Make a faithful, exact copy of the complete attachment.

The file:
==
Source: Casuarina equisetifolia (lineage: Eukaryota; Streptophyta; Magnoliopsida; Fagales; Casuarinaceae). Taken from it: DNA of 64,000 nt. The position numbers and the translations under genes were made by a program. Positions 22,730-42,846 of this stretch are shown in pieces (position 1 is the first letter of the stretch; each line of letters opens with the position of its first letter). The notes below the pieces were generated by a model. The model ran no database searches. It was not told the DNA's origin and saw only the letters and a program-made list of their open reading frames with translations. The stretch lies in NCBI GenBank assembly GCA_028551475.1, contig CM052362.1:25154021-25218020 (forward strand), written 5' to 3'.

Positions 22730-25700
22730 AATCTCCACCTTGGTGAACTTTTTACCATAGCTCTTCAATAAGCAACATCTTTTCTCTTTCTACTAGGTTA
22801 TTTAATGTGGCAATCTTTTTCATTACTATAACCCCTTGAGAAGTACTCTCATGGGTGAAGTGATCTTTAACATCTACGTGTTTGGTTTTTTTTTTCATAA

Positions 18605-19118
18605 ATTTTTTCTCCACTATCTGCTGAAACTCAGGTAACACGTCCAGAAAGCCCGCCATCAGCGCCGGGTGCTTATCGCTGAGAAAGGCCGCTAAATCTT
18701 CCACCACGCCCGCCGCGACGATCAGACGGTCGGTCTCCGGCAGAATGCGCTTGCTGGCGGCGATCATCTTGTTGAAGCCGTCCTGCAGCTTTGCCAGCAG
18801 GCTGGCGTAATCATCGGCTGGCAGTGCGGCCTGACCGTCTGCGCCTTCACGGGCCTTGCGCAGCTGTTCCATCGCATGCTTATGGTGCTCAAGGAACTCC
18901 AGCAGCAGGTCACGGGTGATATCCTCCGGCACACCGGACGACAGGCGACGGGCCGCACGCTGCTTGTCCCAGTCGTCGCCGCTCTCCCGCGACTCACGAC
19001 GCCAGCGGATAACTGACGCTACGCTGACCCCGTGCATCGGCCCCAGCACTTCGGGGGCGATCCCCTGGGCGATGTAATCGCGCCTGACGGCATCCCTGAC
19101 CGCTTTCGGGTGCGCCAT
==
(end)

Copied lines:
Source: Casuarina equisetifolia (lineage: Eukaryota; Streptophyta; Magnoliopsida; Fagales; Casuarinaceae). Taken from it: DNA of 64,000 nt. The position numbers and the translations under genes were made by a program. Positions 22,730-42,846 of this stretch are shown in pieces (position 1 is the first letter of the stretch; each line of letters opens with the position of its first letter). The notes below the pieces were generated by a model. The model ran no database searches. It was not told the DNA's origin and saw only the letters and a program-made list of their open reading frames with translations. The stretch lies in NCBI GenBank assembly GCA_028551475.1, contig CM052362.1:25154021-25218020 (forward strand), written 5' to 3'.

Positions 22730-25700
22730 AATCTCCACCTTGGTGAACTTTTTACCATAGCTCTTCAATAAGCAACATCTTTTCTCTTTCTACTAGGTTA
22801 TTTAATGTGGCAATCTTTTTCATTACTATAACCCCTTGAGAAGTACTCTCATGGGTGAAGTGATCTTTAACATCTACGTGTTTGGTTTTTTTTTTCATAA

Positions 18605-19118
18605 ATTTTTTCTCCACTATCTGCTGAAACTCAGGTAACACGTCCAGAAAGCCCGCCATCAGCGCCGGGTGCTTATCGCTGAGAAAGGCCGCTAAATCTT
18701 CCACCACGCCCGCCGCGACGATCAGACGGTCGGTCTCCGGCAGAATGCGCTTGCTGGCGGCGATCATCTTGTTGAAGCCGTCCTGCAGCTTTGCCAGCAG
18801 GCTGGCGTAATCATCGGCTGGCAGTGCGGCCTGACCGTCTGCGCCTTCACGGGCCTTGCGCAGCTGTTCCATCGCATGCTTATGGTGCTCAAGGAACTCC
18901 AGCAGCAGGTCACGGGTGATATCCTCCGGCACACCGGACGACAGGCGACGGGCCGCACGCTGCTTGTCCCAGTCGTCGCCGCTCTCCCGCGACTCACGAC
19001 GCCAGCGGATAACTGACGCTACGCTGACCCCGTGCATCGGCCCCAGCACTTCGGGGGCGATCCCCTGGGCGATGTAATCGCGCCTGACGGCATCCCTGAC
19101 CGCTTTCGGGTGCGCCAT